Post Holdings (POST) is a leading manufacturer, marketer and distributor of branded ready-to-eat cereals in the United States and Canada. The company’s brand portfolio includes such well-known offerings as Honey Bunches of Oats, Pebbles, Shredded Wheat, Raisin Bran, Grape-Nuts, and Honeycombs. Although the breakfast cereal market is highly competitive, Post, the third largest industry participant, is an important player.

The company traces its roots back to 1895, but has not spent the entire time as a stand-alone entity. Most recently, Post was spun off from Ralcorp in early 2012. In 1895, Charles William (C.W.) Post created "Postum," a cereal beverage. In 1897, Post introduced Grape-Nuts cereal, one of the first ready-to-eat cold cereals, which is still one of its major brands to this day. From 1925 to 1929, the Postum Cereal Company acquired over a dozen companies and expanded its product line to more than 60 products. The company changed its name to General Foods Corporation and over several decades introduced brands such as Post Raisin Bran (1942), Honeycomb (1965), Pebbles (1971) and Honey Bunches of Oats (1990). General Foods was acquired by Philip Morris Companies in 1985, and subsequently merged with Kraft Foods (Kraft) in 1989. In 2008, the Post cereals business was split off from Kraft and combined with Ralcorp. As noted above, Post is a separate entity again after the recent spinoff from Ralcorp.

Post's products are primarily manufactured through four company owned facilities in Battle Creek, Michigan; Jonesboro, Arkansas; Modesto, California; and Niagara Falls, Ontario. Its products are sold through a variety of channels, including grocery stores, mass merchandisers, club stores, and drug stores. Note that Wal-Mart (WMTFree Value Line Research Report for Wal-Mart) accounts for about 20% of Post’s top line, making the relationship with this retailer particularly important.

The cereal industry is mature and highly competitive. As the third largest industry participant, the company faces well-heeled competitors with equally recognizable brands. Factors such as product innovation, product quality, price, brand recognition and loyalty, effectiveness of marketing, promotional activity, and the ability to identify and satisfy consumer preferences are vital to success. Note that the actions of Post’s competitors may require Post to make similar moves itself, such as aggressive promotional pricing, to maintain market share. This could have a material impact on Post’s top and bottom lines, however failure to match competitors moves could result in a loss of market share, which would also affect performance.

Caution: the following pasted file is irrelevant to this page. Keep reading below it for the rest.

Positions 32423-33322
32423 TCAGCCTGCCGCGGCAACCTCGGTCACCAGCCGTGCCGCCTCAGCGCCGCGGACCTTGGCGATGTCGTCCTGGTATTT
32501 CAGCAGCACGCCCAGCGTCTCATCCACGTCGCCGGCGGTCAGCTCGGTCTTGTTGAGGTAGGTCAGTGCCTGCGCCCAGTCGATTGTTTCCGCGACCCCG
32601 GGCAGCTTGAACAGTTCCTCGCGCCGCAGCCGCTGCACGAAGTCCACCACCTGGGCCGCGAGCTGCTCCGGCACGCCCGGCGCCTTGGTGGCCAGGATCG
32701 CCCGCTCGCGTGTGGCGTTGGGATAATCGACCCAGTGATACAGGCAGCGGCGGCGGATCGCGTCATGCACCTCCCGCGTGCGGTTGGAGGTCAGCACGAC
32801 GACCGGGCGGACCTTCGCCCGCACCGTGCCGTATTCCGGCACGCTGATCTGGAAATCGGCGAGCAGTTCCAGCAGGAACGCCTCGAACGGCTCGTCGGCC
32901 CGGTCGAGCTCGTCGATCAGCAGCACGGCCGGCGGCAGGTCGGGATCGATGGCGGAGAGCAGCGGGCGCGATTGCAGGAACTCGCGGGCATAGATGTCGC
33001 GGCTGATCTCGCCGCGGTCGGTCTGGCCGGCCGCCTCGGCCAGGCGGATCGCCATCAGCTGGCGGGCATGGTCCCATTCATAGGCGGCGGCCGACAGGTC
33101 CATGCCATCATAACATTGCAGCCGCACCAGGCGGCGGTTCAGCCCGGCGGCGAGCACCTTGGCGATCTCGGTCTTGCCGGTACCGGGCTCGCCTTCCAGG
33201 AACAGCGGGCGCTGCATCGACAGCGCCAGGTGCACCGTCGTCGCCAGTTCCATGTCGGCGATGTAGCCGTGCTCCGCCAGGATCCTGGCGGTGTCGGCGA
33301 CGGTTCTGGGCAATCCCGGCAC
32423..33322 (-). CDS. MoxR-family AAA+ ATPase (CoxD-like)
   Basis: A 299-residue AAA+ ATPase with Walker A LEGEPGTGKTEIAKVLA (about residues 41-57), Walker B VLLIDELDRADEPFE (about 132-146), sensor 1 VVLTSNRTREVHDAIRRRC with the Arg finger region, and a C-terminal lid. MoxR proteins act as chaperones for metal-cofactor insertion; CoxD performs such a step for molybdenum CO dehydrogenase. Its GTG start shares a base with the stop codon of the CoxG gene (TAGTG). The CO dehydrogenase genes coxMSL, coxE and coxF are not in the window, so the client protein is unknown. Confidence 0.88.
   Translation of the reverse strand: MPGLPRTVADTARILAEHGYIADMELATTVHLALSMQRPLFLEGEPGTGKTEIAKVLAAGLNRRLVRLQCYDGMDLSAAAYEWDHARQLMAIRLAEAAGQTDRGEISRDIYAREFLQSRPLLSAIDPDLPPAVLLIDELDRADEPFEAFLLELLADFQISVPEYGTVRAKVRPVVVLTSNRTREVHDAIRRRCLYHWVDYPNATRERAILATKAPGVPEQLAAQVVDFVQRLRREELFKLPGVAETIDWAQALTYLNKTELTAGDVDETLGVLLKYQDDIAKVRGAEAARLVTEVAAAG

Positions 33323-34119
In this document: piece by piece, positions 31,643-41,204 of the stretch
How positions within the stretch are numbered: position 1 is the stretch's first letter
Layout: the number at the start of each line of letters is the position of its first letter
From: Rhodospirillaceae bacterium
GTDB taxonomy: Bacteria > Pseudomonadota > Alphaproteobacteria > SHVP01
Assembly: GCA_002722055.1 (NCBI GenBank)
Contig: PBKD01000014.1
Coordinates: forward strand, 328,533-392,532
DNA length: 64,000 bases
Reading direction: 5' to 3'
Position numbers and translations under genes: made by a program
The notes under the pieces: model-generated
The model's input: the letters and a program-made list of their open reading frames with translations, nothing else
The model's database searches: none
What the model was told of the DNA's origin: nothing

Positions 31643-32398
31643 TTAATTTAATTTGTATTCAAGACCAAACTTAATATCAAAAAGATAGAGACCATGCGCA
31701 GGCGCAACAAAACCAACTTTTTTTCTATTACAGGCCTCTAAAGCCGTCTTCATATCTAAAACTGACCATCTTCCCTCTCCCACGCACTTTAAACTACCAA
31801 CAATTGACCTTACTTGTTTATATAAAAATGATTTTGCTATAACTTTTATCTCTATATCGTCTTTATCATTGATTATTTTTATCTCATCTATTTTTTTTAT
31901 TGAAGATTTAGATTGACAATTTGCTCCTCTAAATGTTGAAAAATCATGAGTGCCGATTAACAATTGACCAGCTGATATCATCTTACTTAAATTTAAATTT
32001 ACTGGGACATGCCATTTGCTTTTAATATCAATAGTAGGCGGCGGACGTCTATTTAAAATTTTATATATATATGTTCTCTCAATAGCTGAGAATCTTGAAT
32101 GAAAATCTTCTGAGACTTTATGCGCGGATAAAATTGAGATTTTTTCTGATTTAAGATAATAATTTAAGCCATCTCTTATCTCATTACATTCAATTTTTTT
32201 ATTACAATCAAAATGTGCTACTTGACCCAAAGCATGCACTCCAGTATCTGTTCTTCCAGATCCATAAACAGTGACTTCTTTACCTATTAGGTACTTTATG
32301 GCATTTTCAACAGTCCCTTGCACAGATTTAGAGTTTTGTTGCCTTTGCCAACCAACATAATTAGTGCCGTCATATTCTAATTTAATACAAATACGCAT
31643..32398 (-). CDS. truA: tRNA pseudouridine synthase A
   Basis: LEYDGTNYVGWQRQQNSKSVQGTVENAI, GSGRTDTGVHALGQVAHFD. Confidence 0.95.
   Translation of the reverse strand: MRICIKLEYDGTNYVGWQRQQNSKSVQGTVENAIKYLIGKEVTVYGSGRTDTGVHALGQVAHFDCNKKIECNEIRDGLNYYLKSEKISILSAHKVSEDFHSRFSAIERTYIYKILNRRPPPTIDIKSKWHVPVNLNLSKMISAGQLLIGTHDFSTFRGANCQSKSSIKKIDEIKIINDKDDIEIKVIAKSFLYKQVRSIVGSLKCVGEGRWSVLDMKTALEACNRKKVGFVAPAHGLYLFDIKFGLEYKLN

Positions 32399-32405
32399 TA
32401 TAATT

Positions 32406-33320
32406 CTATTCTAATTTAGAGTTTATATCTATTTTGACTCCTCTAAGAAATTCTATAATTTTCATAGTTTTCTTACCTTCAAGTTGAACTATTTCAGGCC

Commodity prices are an important expense. Largely made of grains, the cost of creating cereal can increase quickly if commodity prices rise. These prices can usually be passed on to consumers over time, but not always. Moreover, the time between a rise in input costs and when those costs can be passed on can temporarily depress bottom-line results. If costs can’t be passed on, however, results could be hurt for a longer period unless cost cuts can be made to offset expenses.

As a food processor, the company is subject to many regulations. These include federal, state, local, and foreign laws and regulations. Keeping up with such regulations is an ongoing effort, and any regulatory changes may result in a material expense for the company. With only four main facilities, regulatory changes could also cause production problems if they necessitated even a temporary closure of a plant.

Post has a strong history of innovation and intends to keep this as a focus as it looks to grow as a stand-alone company. Note, however, that anticipating and adjusting to customer tastes can be difficult and costly. That said, an additional stated purpose of the company’s development efforts is cost containment. In a similar vein, another avenue of growth that is actively being pursued is the extension of existing brands into other, related product categories. For example, Pebbles Treats were recently successfully added to the Pebbles brand. Such extensions offer a relatively low cost way to expand sales and reach. Management also reports that it is willing to enter the acquisition market if the right opportunity arises, though such purchases come with risks.

Post Holdings is one of the largest cereal makers in the country. One of the reasons given for the recent spinoff was that it would allow management to focus more keenly on the cereal business. Although it operates in a mature and competitive market, being held directly accountable can, indeed, focus the mind. Interested subscribers should monitor Value Line’s quarterly coverage of the company, while keeping an eye out for Supplementary reports highlighting late-breaking news.

At the time of this article's writing, the author did not have positions in any of the companies mentioned.